Intellectual life (1900) Free PDF self-help Book for Intellectuals by Philip Gilbert Hamerton

Intellectual life (1900) Free PDF self-help Book for Intellectuals by Philip Gilbert Hamerton
Philip Gilbert Hamerton
Philip Gilbert Hamerton


I PROPOSE, in the following pages, to consider the possibilities of a satisfactory intellectual life under various conditions of ordinary human existence. It will form a part of my plan to take into account favorable and unfavorable influences of many kinds; and my chief purpose, so far as any effect upon others may be hoped for, will be to guard some who may read the book alike against the loss of time caused by unnecessary discouragement, and the waste of effort which is the consequence of misdirected energies. 

I have adopted the form of letters addressed to persons of very different positions in order that every reader may have a chance of finding what concerns him. The letters, it is unnecessary to observe, are in one sense as fictitious as those we "find in novels, for they have never been sent to anybody by post. yet the persons to whom they are addressed are not imaginary. I made it a rule, from the beginning, to think of a real person when writing, from an apprehension that by dwelling in a world too exclusively ideal 1 might lose sight of many impediments which beset all actual lives, even the most exceptional and fortunate.


The essence of the book may be expressed in a few sentences, the rest is little more than evidence or illustration. First, it appears that all who are born with considerable intellectual faculties are urged towards the intellectual life by irresistible instincts, as water-fowl are urged to aquatic life; but the lower animals have this advantage over man, that as their purposes are simpler, so they attain them more completely than he does. The life of a wild duck is in perfect accordance with its instincts, but the life of an Intellectual man is never on all points perfectly in accordance with his instincts. Many of the best intellectual lives known to us have been hampered by vexatious impediments of the most various and complicated kinds; and when we come to have accurate and intimate knowledge of the lives led by our intellectual contemporaries, we are always quite sure to find that each of them has some great thwart- ing difficulty to contend against.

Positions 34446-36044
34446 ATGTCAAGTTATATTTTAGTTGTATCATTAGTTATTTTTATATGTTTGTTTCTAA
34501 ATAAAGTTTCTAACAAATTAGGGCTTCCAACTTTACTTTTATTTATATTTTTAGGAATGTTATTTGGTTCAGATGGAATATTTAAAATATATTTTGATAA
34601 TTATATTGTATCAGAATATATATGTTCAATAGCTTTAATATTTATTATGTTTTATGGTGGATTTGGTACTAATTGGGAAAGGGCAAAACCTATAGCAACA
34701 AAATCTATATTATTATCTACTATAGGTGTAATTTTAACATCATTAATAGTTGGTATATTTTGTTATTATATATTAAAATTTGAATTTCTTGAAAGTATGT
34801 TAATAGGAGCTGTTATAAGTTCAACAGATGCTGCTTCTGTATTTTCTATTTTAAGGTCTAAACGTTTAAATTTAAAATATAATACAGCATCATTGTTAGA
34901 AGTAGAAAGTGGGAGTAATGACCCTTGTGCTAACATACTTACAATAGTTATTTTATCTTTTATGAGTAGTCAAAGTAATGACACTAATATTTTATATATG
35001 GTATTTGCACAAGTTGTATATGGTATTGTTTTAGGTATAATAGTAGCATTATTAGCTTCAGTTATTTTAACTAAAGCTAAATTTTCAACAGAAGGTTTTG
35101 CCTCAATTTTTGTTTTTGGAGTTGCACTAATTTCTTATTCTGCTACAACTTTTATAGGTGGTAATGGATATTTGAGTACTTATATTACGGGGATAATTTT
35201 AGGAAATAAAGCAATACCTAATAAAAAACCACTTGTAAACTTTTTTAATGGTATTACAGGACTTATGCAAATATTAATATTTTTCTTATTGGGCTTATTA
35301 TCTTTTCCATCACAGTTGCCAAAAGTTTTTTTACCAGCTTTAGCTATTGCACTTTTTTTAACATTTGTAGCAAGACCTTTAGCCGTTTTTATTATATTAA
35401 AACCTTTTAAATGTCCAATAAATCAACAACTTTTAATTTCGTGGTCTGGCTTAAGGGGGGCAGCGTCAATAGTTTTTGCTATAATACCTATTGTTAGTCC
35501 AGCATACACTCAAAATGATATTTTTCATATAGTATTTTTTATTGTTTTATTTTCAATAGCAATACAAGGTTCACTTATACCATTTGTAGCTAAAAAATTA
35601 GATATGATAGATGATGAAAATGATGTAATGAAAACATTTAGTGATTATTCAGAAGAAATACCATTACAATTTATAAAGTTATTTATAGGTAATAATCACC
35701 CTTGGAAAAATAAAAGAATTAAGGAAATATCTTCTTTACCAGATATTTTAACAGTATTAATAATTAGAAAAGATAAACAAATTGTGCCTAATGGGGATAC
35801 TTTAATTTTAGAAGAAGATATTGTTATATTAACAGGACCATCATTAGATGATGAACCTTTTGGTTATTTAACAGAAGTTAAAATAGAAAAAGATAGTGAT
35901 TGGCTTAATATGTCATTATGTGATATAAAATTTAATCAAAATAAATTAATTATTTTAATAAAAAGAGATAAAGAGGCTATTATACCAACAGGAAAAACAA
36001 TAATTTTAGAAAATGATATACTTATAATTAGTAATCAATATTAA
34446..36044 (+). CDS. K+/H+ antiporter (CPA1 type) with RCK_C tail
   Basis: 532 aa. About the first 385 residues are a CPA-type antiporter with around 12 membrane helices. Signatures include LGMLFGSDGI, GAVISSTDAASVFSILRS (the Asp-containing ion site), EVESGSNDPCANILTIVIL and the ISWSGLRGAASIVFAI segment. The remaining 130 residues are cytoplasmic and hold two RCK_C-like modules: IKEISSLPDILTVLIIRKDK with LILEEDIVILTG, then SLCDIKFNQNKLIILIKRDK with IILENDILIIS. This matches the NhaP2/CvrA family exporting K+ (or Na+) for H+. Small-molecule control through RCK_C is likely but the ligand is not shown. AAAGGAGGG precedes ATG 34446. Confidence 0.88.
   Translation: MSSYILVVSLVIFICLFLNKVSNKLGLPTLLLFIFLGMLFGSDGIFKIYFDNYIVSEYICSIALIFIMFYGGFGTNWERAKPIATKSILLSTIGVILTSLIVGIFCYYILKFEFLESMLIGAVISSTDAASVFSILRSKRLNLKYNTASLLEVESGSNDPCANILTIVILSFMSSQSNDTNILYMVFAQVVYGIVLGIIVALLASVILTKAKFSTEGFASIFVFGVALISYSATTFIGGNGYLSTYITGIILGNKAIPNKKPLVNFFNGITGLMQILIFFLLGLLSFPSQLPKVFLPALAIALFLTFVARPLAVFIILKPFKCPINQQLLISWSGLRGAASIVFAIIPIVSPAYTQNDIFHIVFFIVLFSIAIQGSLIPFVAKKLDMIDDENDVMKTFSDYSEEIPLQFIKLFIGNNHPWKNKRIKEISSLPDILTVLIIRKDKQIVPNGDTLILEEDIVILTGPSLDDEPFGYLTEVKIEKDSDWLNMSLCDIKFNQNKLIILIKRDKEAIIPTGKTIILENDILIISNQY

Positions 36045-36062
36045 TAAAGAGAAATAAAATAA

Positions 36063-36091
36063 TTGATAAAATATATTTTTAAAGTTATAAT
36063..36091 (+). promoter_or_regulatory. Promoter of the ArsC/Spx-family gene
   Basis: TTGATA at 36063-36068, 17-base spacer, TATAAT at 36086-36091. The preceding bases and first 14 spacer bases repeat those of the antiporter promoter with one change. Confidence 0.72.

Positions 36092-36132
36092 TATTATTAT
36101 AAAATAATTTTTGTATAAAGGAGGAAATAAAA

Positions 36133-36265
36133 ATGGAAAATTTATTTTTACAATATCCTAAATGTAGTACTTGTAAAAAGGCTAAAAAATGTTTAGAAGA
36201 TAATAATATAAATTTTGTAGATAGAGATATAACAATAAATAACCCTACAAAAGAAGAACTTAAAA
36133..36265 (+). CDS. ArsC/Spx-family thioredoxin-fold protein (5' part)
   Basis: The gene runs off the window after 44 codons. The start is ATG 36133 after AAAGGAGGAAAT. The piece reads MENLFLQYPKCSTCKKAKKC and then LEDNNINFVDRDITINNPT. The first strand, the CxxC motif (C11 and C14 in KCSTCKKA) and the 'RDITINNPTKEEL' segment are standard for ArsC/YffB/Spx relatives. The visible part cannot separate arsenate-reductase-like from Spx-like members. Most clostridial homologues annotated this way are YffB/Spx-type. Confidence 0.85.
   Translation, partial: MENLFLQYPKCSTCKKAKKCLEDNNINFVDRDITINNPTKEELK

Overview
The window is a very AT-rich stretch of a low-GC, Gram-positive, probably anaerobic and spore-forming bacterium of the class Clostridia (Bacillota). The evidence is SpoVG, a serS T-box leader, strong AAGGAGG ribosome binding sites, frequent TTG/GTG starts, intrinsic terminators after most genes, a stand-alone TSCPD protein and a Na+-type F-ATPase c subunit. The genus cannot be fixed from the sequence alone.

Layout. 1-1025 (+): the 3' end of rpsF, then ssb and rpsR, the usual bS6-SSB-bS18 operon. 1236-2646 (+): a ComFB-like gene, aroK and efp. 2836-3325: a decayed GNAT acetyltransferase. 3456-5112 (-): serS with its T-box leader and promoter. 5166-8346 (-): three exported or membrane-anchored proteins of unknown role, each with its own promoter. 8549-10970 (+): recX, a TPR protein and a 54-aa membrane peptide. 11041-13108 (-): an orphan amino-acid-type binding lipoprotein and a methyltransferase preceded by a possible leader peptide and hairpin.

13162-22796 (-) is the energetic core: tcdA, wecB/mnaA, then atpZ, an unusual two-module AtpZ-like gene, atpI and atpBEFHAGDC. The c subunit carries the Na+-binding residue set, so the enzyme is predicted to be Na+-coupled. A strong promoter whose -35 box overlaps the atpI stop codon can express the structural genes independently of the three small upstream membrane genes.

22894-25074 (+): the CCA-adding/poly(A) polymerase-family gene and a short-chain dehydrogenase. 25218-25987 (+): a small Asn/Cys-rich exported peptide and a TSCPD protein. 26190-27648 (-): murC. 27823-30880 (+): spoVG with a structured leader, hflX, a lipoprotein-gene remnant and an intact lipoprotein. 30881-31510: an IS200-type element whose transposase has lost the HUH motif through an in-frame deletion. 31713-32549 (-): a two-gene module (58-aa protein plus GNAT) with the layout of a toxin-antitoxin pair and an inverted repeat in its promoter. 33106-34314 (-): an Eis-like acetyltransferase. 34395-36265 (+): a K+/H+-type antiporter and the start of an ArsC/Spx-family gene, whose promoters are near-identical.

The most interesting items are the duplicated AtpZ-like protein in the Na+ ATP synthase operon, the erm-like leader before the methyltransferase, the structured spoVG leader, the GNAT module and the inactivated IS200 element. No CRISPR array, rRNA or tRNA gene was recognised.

Nor is it too much to say that if a man were so placed and endowed in every way that all his work should be made as easy as the ignorant imagine it to be, that man would find in that very facility itself a condition most unfavorable to his intellectual growth. So that, however, circumstances may help us or hinder us, the intellectual life is always a contest or a discipline, and the art or skill of living intellectually does not so much consist in surrounding ourselves with what is reputed to be advantageous as in compelling every circumstance and condition of our lives to yield us some tribute of intellectual benefit and force.

The needs of the intellect are as various as intellects themselves are various: and if a man has got high mental culture during his passage through life it is of little consequence where he acquired it, or how. The school of the intellectual man is the place where he happens to be, and his teachers are the people, books, animals, plants, stones, and earth round about him. The feeling almost always predominant in the minds of intellectual men as they grow older, is not so much one of regret that their opportunities were not more abundant, as of regret that they so often missed opportunities which they might have turned to better account.


Author: Philip Gilbert Hamerton
 Publication Date:1900

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